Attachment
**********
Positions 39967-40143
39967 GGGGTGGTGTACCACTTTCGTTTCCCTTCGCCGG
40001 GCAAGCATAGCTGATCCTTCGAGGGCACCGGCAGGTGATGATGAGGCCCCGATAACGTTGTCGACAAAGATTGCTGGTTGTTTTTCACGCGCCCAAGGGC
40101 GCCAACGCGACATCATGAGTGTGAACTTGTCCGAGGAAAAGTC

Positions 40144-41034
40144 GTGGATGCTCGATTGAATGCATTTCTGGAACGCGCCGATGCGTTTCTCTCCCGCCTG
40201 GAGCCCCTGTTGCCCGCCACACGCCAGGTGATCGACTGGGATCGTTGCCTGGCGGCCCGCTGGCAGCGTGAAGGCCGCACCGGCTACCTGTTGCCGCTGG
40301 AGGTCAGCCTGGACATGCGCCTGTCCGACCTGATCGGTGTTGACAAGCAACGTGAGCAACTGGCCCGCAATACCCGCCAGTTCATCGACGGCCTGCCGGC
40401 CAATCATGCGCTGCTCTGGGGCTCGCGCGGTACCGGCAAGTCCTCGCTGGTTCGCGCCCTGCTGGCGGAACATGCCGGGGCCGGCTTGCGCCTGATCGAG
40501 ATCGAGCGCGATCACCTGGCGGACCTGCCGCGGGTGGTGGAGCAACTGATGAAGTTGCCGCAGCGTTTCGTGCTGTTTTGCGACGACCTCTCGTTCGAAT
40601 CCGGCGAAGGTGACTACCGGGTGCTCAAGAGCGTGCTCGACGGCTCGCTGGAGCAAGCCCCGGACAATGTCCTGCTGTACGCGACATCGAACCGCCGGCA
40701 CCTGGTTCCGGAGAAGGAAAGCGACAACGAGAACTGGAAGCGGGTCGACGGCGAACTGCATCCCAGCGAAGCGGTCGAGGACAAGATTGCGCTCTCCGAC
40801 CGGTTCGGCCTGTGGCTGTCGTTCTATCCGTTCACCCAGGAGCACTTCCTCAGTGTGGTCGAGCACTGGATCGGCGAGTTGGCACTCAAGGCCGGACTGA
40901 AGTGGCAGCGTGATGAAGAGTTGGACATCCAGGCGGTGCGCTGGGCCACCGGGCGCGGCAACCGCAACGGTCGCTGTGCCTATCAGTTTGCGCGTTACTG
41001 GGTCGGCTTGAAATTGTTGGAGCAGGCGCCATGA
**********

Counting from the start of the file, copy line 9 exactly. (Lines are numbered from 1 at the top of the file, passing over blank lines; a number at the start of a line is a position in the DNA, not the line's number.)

40401 CAATCATGCGCTGCTCTGGGGCTCGCGCGGTACCGGCAAGTCCTCGCTGGTTCGCGCCCTGCTGGCGGAACATGCCGGGGCCGGCTTGCGCCTGATCGAG